EYESHENZHEN  /   Opinion

Mainland-HK bond won't be sabotaged

Writer: Lin Min  |  Editor: Jane Chen  |  From: Shenzhen Daily  |  Updated: 2020-08-04

In response to a request by Hong Kong Chief Executive Carrie Lam Cheng Yuet-ngor, the Chinese mainland is sending medical teams to Hong Kong to help conduct mass COVID-19 testing and operate a makeshift hospital in the territory.

The swift mainland response came as the city reported a surge of new infections. The special administrative region (SAR) confirmed another 115 coronavirus cases yesterday, the 12th straight day of triple-digit increases in infections. Soaring infection cases have stretched Hong Kong's hospitals and isolation facilities to their limits, and pose a great challenge to its testing capacity.

About 60 testing staff are being selected from public hospitals in Guangdong to aid Hong Kong's mass testing, a key part in the fight against the highly transmissible virus. 

A newly converted mobile-cabin hospital at the AsiaWorld-Expo in Hong Kong began operation Saturday, and will help the territory's strained medical care system cope with the increasing number of patients. Six specialists will be selected from Wuhan hospitals to help run the AsiaWorld-Expo facility. The specialists were charged with managing mobile-cabin hospitals in Wuhan in its fight against the epidemic early this year.

Lam revealed Saturday that the Central Government will also assist Hong Kong to build a new makeshift hospital. The AsiaWorld-Expo facility can now provide 500 beds. Therefore, a new mobile-cabin facility will be needed if infection numbers continue to surge.

In fact, before the mainland sent medical teams to Hong Kong, it had already extended a helping hand to the SAR by setting up a nucleic acid testing facility there. The Huo-Yan Laboratory in Tai Po, operated by the Hong Kong arm of the Shenzhen-based genome sequencing giant BGI, now carries out 5,000 tests a day. The laboratory's testing capacity can be ramped up to 30,000 a day, according to the company.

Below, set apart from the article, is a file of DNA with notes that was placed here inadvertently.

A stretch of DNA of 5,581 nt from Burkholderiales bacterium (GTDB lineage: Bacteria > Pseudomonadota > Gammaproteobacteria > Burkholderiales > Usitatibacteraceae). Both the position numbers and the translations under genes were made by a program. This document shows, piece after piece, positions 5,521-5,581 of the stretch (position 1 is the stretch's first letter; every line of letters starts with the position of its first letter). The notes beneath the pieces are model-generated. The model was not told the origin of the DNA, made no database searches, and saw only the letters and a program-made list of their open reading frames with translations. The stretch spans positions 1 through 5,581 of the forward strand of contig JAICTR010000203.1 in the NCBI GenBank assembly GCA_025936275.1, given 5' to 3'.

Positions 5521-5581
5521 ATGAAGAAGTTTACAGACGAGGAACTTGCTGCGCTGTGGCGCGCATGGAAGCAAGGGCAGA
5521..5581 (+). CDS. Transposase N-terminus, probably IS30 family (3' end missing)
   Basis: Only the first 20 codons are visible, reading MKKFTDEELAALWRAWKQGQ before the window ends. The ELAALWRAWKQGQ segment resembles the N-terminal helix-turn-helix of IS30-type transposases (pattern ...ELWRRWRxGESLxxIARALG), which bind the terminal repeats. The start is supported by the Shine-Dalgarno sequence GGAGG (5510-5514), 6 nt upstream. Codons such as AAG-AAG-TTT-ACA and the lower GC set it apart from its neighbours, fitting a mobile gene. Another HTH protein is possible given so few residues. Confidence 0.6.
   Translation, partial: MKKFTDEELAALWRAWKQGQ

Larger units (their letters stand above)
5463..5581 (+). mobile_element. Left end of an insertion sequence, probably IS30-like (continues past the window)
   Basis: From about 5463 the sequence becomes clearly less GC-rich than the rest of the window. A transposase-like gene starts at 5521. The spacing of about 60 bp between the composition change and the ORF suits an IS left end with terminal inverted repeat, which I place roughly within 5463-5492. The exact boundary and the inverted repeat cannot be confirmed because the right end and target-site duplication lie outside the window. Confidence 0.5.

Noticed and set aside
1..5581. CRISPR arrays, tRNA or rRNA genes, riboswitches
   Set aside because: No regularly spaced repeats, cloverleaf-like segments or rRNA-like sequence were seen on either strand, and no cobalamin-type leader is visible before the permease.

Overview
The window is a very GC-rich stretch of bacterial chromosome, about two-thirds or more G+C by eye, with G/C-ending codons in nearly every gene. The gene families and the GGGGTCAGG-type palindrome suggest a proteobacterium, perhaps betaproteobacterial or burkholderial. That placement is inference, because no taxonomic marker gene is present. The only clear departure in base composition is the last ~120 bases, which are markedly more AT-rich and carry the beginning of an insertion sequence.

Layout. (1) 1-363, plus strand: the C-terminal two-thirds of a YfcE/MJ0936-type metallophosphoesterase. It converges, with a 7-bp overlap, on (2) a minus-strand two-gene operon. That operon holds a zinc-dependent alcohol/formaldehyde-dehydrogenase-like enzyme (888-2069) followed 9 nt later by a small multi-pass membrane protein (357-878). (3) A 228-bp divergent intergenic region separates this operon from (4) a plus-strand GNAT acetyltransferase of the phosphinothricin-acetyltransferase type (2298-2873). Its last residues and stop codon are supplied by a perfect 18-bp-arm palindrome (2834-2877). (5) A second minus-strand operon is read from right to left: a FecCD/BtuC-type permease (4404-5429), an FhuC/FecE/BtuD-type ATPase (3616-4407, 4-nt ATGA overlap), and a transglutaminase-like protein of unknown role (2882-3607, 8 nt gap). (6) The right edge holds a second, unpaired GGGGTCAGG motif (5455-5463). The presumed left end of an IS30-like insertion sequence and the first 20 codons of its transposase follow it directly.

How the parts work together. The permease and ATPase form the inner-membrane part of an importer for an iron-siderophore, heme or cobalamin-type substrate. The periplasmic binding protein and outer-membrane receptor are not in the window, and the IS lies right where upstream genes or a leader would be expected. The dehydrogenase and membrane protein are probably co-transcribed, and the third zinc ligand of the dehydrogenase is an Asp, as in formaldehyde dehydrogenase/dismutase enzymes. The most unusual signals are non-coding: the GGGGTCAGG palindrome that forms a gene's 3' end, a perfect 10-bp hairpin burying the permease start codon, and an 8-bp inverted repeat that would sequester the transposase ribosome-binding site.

As a Chinese city, Hong Kong is definitely entitled to mainland assistances in times of crises and emergencies. In fact, the mainland has never hesitated to come to the rescue when help was needed. For example, it formulated a string of favorable policies helping Hong Kong recover from the Asian financial crisis of 1997-98 and SARS in 2002-03. However, some people in Hong Kong seem to view mainland help as unwanted this time.

The Association of Hong Kong Nursing Staff said July 23 that it was opposed to Lam's plan to seek help from the mainland, saying it would be against the law for mainland nurses to work in the SAR without holding a local license.

Dr. Gabriel Choi Kin, president of the Hong Kong Medical Association, on Thursday warned of the "difficulties" mainland medical workers might bring to the SAR's hospitals. "All the patients' history and prescriptions are typed into the computerized system in English in our public hospitals. If we have a bunch of mainland doctors and nurses who speak Mandarin and write in simplified Chinese mixing with us, that is bound to create a certain degree of chaos," he said.

The associations' comments reflected deep-rooted arrogance among some people in the SAR against anything related to the mainland. Actually there are quite a large number of medical workers in Guangdong who can speak Cantonese and English fluently. Mainland medical workers have also demonstrated their professionalism and selflessness during the country's fight against the virus.

Rumors that the mainland offered assistance in order to collect Hong Kong people's personal data, such as DNA, were groundless and were apparently aimed at damaging the relationship between the Central authorities and the SAR.

Despite a schism caused by the violent protests last year, people on the mainland have an unbreakable bond with their compatriots in Hong Kong. Mainlanders will never forget the generous donations to the motherland by Hongkongers when major natural disasters, such as the Wenchuan Earthquake, hit the mainland.

People on the mainland will not hesitate to help when the SAR is in need of assistance facing a formidable, invisible enemy that has sickened more than 3,500 people and killed at least 27. The bond between the mainland and the city will not be sabotaged by rumors and ill-intentioned criticism.

(The author is a deputy editor-in-chief of Shenzhen Daily.)